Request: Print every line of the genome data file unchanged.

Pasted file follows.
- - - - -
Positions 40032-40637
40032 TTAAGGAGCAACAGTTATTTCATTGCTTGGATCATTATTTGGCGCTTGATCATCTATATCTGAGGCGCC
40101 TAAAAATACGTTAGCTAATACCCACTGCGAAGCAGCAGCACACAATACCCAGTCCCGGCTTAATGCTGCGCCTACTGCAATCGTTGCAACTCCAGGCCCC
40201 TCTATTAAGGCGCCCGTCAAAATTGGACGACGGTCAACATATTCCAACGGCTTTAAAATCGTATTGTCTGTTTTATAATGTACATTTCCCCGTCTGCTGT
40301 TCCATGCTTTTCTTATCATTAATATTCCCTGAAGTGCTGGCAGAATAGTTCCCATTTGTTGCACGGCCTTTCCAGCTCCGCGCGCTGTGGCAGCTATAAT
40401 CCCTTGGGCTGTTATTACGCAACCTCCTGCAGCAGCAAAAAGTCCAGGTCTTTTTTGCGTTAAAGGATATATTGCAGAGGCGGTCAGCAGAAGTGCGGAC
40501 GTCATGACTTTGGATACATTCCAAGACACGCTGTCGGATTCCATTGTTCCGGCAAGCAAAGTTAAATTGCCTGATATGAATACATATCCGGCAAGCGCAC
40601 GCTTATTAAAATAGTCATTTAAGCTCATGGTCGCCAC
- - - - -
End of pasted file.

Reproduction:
Positions 40032-40637
40032 TTAAGGAGCAACAGTTATTTCATTGCTTGGATCATTATTTGGCGCTTGATCATCTATATCTGAGGCGCC
40101 TAAAAATACGTTAGCTAATACCCACTGCGAAGCAGCAGCACACAATACCCAGTCCCGGCTTAATGCTGCGCCTACTGCAATCGTTGCAACTCCAGGCCCC
40201 TCTATTAAGGCGCCCGTCAAAATTGGACGACGGTCAACATATTCCAACGGCTTTAAAATCGTATTGTCTGTTTTATAATGTACATTTCCCCGTCTGCTGT
40301 TCCATGCTTTTCTTATCATTAATATTCCCTGAAGTGCTGGCAGAATAGTTCCCATTTGTTGCACGGCCTTTCCAGCTCCGCGCGCTGTGGCAGCTATAAT
40401 CCCTTGGGCTGTTATTACGCAACCTCCTGCAGCAGCAAAAAGTCCAGGTCTTTTTTGCGTTAAAGGATATATTGCAGAGGCGGTCAGCAGAAGTGCGGAC
40501 GTCATGACTTTGGATACATTCCAAGACACGCTGTCGGATTCCATTGTTCCGGCAAGCAAAGTTAAATTGCCTGATATGAATACATATCCGGCAAGCGCAC
40601 GCTTATTAAAATAGTCATTTAAGCTCATGGTCGCCAC